Jason Moran

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This article is about the Australian criminal. For the jazz pianist, see Jason Moran (musician).
Jason Moran
Jason moran.jpg
Born Jason Matthew Patrick Moran
(1967-09-22)22 September 1967
Melbourne, Victoria, Australia
Died 21 June 2003(2003-06-21) (aged 35)
Essendon, Victoria, Australia
Occupation Mobster, drug trafficker
Spouse(s) Trish Kane
Children 2
Parents Lewis Moran
Judy Moran
Allegiance The Carlton Crew

Jason Matthew Patrick Moran (22 September 1967 – 21 June 2003) was an Australian criminal from Melbourne, and one of the leaders of the Moran family, notable for its involvement in the Melbourne gangland killings. He sported a 12 cm scar on the side of his face.

Early life[edit]

Moran was the son of Lewis Moran and Judy Moran. Mark Moran was his half-brother. Moran attended Penleigh and Essendon Grammar School. He met his future wife, Trisha Kane, at 15 years of age. She is the daughter of Les Kane, a Melbourne painter and docker and reputed criminal who was murdered in his family home on 19 October 1978.[1]

During the 90's Moran emerged as one of Melbourne's main dealers in "party" drugs. During this time he had a team of up and coming western suburbs gangsters.

Moran was reported to have shot Carl Williams in the stomach during an argument in Gladstone Park on 13 October 1999, giving rise to lengthy violent turf wars known as the Melbourne gangland killings. [2] Jason Moran had attended the funeral of another slain mobster, Victor Peirce.

Alphonse Gangitano and Moran, along with associate Mark John McNamara, were charged over an attack in the Sports Bar nightclub in King Street, Melbourne, on 19 December 1995,[3] for which Moran received a term of imprisonment.

Moran was considered by many to be a "dead man walking" and when paroled from prison in September 2001 was allowed to leave Australia due to fears for his life. He later returned to give evidence in the inquest into the death of Gangitano on 20 November which began on 14 January 2002. Moran was suspected in Gangitano's murder.[4] Gangitano was found dead in the laundry of his Templestowe house by his wife in 1998. [5] A coroner found that Jason Moran and Graham Kinniburgh were present during Gangitano's murder in January 1998.[citation needed] According to former Moran associate Bertie Wrout, however,[6] it was Kinniburgh who killed Gangitano and Mark, not Jason, Moran was his accomplice.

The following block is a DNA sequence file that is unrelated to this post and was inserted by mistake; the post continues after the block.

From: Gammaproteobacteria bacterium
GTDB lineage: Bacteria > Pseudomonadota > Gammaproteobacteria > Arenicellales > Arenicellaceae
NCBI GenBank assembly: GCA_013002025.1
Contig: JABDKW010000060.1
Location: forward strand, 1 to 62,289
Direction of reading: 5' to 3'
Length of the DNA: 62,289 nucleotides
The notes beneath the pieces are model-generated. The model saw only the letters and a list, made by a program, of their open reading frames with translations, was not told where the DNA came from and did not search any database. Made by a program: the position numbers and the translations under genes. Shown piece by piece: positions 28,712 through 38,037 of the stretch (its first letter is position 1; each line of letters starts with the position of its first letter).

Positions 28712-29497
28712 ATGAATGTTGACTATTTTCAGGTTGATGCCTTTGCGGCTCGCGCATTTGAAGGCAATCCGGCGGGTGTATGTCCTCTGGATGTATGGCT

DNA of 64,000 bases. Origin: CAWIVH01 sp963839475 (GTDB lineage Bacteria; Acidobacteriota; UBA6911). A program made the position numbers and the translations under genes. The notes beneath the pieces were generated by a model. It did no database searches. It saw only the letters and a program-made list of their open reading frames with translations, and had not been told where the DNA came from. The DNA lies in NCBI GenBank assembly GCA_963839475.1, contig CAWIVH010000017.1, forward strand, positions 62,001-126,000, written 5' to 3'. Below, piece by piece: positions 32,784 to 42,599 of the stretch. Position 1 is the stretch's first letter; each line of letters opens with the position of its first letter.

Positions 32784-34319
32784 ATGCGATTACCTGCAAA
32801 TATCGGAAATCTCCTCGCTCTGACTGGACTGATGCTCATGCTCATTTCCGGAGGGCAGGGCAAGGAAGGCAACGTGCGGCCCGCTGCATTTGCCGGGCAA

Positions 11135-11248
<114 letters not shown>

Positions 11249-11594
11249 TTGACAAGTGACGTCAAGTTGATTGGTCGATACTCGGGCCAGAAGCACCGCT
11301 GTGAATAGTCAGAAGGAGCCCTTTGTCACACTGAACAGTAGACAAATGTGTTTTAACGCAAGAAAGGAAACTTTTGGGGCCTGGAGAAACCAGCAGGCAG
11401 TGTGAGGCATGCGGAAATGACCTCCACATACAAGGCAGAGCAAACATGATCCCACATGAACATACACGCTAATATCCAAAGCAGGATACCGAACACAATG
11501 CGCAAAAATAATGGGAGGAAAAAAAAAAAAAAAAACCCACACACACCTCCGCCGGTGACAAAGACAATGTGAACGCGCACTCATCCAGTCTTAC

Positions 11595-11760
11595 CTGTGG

Murder[edit]

Pasquale Barbaro and Moran were gunned down on 21 June 2003 at a junior football clinic in Essendon, where they had been watching Moran's young children. On returning to their motor vehicle they were shot dead by a lone gunman.[7] Police feared that the murders would lead to further violence in the Melbourne underworld war.[8] Father Joe Giaccobe, a friend of the Moran family performed Moran's funeral. During the service another priest, Father John Martin said:

"Any funeral presents a challenge. Obviously, the church does not make judgements about the person. They need the prayers and whatever the church can do for them...They have to answer to God. We will not deny them.".[citation needed]

Moran's father, Lewis Moran, was unable to attend the service due to incarceration at Port Phillip Correctional Centre. Authorities refused Moran's request to allow him to be released from prison to attend the service for security reasons. Lewis Moran was later murdered while drinking in a Brunswick bar.[9]

On 28 February 2007, Carl Williams pleaded guilty in the Supreme Court of Victoria to the murder of Jason Moran (but not of Barbaro). The actual shooting was done by a killer often known as the "Runner" with Williams having organised the killing. Williams was sentenced to life imprisonment, with a minimum of 35 years, on 7 May 2007. He was later murdered while incarcerated at Barwon prison on 19 April 2010.

References in popular culture[edit]

In the drama series Underbelly Jason Moran is played by actor Les Hill and also reprises his role of Jason Moran in the 2014 sequel Fat Tony & Co..

References[edit]

  1. ^ Silvester and Rule (2004). Leadbelly, p. 130, ISBN 0-9752318-0-4
  2. ^ Silvester and Rule, op cit, p. 131
  3. ^ Silvester and Rule, op cit, p. 129
  4. ^ Silvester and Rule, op cit, p. 40
  5. ^ Silvester and Rule, op cit, p. 32
  6. ^ Wrout B & Quine, B, (2012) Kill the Morans
  7. ^ "Football routine killed a gangster". The Age (Melbourne). 23 June 2003. Retrieved 7 April 2008. 
  8. ^ "Moran shooting believed to be part of underworld war". Retrieved 7 April 2008. 
  9. ^ Silvester and Rule (2004). Leadbelly, page 173, ISBN 0-9752318-0-4

External links[edit]